Were Violent Nigella Lawson, Charles Saatchi Photos a Publicity Stunt? Laws

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Nigella Lawson is a TV cook and cookbook author. (Credit: YouTube, "At Google Talks," screenshot)

TV cook Nigella Lawson’s lawyers want London public relations practitioner Richard Hillgrove to delete a blogpost suggesting that she and her soon-to-be ex-husband Charles Saatchi faked an assault.

Earlier this summer, the UK People newspaper published photos of Saatchi clutching Lawson’s neck at a restaurant. Saatchi defended the incident as a “playful tiff” and tried to explain away that Lawson was crying because “we both hate arguing.”  But, because of the photos, the police gave Saatchi a “caution for assault” — (which is an alternative to a “full court hearing,” the Guardian explains).  Lawson and Saatchi are now getting divorced.

Hillgrove, the blogger, claimed on his blog this month that the photos of Lawson and Saatchi were all just part of a publicity stunt.

“The notion that a paparazzi photographer would be allowed to stick a camera lens  through the window of Scotts of Mayfair for over 30 minutes and photograph a ‘domestic attack’ made in full light of day with passing waiters, management and customers is preposterous,” Hillgrove elaborated.  He went on:

“No one, whether a wife abuser or not, would engage is such prolonged, theatrical assault in public unless playing to an audience.”

Hillgrove further claimed that Lawson, who hasn’t commented about the photos or incident, is being quiet because “she didn’t wish to give the game away.”

Schillings law firm wrote to Hillgrove on Lawson’s behalf this past week calling for the unpublishing.

iMediaEthics saw a copy of the July 24 letter, which is marked “URGENT NOT FOR PUBLICATION.”  Schillings’ letter described Hillgrove’s blogpost’s claims as “extremely damaging…grossly offensive and wholly inappropriate.” It also called for Hillgrove to not only “immediately” delete his blogpost and his tweets about the blogpost, but also to have any re-publications of his posting deleted and to agree not to publish “any similar allegations” again.

A tweet that Schillings wants deleted is shown below.

Further, the letter calls for Hillgrove to make an apology “in wording to be agreed with our client in advance.”

The letter indicated that the longer Hillgrove waited to meet its demands, the more he would have to pay in “costs and damages.”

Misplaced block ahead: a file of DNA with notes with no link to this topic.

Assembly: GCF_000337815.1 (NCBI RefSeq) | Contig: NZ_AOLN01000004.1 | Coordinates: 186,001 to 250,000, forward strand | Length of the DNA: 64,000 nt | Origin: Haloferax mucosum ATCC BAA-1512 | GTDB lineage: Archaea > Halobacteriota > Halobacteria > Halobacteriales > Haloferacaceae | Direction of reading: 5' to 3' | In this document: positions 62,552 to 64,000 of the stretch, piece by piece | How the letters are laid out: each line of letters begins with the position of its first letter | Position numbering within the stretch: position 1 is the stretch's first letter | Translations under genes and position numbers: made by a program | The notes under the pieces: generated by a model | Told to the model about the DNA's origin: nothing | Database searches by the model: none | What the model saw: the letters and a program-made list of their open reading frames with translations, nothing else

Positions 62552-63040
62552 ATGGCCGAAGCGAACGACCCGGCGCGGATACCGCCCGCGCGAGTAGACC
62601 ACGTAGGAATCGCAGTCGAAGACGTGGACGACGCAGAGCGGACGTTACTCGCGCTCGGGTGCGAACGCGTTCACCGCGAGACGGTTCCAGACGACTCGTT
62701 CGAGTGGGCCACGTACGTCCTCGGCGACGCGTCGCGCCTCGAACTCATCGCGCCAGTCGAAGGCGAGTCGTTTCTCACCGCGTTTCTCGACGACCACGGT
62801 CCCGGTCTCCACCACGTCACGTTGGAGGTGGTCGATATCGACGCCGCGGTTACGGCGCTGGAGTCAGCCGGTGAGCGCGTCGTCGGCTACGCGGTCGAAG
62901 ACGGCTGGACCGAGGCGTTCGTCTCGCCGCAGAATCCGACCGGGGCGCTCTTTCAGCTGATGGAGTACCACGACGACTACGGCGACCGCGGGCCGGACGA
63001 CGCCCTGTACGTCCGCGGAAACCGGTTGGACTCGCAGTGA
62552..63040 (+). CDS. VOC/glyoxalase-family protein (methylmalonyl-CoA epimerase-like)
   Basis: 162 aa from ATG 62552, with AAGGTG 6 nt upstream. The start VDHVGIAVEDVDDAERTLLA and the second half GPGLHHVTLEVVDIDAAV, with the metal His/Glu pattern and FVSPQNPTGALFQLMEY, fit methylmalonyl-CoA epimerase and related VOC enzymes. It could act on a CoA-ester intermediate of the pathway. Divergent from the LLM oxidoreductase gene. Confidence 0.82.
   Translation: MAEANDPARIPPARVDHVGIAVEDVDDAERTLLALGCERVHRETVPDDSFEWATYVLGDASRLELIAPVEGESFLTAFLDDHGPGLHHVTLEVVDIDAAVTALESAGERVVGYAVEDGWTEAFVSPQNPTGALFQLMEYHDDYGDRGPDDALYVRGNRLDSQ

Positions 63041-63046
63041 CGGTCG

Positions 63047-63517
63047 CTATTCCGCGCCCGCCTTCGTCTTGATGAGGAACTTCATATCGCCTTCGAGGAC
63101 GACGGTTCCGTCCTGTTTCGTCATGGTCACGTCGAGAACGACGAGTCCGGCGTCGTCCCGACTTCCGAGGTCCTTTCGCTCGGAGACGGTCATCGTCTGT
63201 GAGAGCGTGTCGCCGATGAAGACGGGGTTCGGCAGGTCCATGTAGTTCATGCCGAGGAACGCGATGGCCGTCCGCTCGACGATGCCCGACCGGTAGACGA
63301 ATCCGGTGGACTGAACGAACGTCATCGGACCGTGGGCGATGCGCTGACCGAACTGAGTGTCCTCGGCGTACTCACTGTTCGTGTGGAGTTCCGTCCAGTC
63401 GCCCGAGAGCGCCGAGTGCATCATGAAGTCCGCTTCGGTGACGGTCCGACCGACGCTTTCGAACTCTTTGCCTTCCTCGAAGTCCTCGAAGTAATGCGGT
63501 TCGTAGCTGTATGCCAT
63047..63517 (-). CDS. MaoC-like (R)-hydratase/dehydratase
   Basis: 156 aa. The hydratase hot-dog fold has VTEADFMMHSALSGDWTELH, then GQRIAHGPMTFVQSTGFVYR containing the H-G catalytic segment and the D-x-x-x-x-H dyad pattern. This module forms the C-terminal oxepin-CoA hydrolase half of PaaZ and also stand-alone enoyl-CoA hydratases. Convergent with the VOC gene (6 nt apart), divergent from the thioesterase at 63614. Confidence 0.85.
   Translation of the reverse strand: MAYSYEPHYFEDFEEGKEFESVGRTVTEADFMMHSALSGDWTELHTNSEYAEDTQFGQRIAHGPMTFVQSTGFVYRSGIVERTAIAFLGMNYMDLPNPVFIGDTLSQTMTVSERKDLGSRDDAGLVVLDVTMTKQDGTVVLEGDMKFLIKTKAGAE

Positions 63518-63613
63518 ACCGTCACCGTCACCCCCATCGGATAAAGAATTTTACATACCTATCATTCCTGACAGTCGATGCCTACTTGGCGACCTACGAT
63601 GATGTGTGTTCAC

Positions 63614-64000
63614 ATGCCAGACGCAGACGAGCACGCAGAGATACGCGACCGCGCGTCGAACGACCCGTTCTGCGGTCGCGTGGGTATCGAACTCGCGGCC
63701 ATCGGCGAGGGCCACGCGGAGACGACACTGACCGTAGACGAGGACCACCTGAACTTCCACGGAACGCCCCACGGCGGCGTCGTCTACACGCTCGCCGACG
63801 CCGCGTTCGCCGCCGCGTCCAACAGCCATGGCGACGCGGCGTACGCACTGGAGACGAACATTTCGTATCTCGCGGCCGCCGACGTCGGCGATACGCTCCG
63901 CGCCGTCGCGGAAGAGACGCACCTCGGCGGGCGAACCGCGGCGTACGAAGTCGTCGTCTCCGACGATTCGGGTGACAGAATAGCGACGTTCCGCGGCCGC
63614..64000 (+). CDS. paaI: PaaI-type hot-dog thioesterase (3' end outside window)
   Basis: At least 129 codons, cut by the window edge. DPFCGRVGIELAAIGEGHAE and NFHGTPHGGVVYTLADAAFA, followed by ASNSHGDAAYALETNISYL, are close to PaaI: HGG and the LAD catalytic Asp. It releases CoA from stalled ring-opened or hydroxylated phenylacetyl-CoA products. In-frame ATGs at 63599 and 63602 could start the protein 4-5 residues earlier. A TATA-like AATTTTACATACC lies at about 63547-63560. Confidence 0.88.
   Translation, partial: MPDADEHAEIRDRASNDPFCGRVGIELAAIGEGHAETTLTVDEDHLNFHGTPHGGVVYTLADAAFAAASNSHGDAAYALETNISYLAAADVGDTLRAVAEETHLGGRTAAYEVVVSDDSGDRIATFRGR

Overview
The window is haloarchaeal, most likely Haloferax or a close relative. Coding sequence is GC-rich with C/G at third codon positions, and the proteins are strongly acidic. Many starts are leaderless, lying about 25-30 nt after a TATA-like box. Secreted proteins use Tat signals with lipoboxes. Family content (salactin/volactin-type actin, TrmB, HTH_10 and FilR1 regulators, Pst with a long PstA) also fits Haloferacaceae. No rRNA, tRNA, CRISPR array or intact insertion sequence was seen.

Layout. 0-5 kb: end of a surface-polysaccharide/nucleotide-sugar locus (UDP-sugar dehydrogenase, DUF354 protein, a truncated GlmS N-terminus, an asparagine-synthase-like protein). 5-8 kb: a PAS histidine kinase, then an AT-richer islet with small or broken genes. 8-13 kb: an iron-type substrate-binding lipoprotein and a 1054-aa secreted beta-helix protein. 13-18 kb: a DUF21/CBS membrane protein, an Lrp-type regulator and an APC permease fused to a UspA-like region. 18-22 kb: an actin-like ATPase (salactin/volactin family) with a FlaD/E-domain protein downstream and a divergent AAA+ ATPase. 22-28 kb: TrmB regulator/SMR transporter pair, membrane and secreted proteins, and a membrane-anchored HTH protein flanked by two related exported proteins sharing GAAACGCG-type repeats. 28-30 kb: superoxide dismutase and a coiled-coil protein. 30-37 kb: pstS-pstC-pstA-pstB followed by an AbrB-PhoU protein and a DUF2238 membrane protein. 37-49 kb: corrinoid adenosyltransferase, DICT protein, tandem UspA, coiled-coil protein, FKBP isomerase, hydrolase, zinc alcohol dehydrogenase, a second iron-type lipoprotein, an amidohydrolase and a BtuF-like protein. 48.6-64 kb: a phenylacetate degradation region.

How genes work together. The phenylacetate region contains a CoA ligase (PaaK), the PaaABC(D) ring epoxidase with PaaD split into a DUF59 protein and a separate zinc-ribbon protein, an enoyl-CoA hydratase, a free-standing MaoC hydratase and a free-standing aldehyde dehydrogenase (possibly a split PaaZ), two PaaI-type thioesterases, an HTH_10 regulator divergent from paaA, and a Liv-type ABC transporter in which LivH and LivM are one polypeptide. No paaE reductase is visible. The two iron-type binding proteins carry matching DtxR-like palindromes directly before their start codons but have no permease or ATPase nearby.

In a follow-up letter dated July 25 and also marked “Not for Publication,” Schillings said he hadn’t heard from Hillgrove yet and that he had been unsuccessful in trying to reach him. Hillgrove was given the deadline of July 25 at 2 pm to comply or else Lawson would ‘initiate proceedings against you.”

In a July 27 e-mail, Hillgrove told iMediaEthics that “I am not complying with the letters and will fight hem.”

iMediaEthics also asked Hillgrove what prompted his blogpost — whether it was based on a tip from someone or just his own theory.

Hillgrove indicated that the story didn’t feel right to him because he thinks that someone would have stopped the fight. Hillgrove’s response said:

“I am well used to the commonplace activity in PR of doing set up paparazzi shoots with personalities. Too many elements didn’t add up. The photographer doing interviews gave the game away when he stated it was a sustained attack over 30 minutes. Scotts is one of the most photographed celebrity restaurants in the world. They were sitting in an outside area of Scott’s where paparazzi photographers snap away all the time. The restaurant management, staff and customers would have noticed and interjected if there any sort of sustained attack going on. It’s just pure fantasy.I also have the utmost respect for Mr. Saatchi who I know would not act in such a manner.”

In an interview with the Guardian, Hillgrove added that while he hasn’t had contact with Saatchi about the photos, he thinks “it’s grossly unfair the way he has been treated.”

Interestingly, The Drum reported that Schillings called for those who wrote about Hillgrove’s blog to delete their stories.  “Most, including The Drum, complied,” The Drum stated.

iMediaEthics has reached out to The Drum seeking more information about its agreement to delete a blogpost. We’ve also written to Schillings law firm for more information and will update with any responses.

Hat Tip: Whats On TV


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Were Violent Nigella Lawson, Charles Saatchi Photos a Publicity Stunt? Lawson’s Lawyers Want Blogpost Deleted

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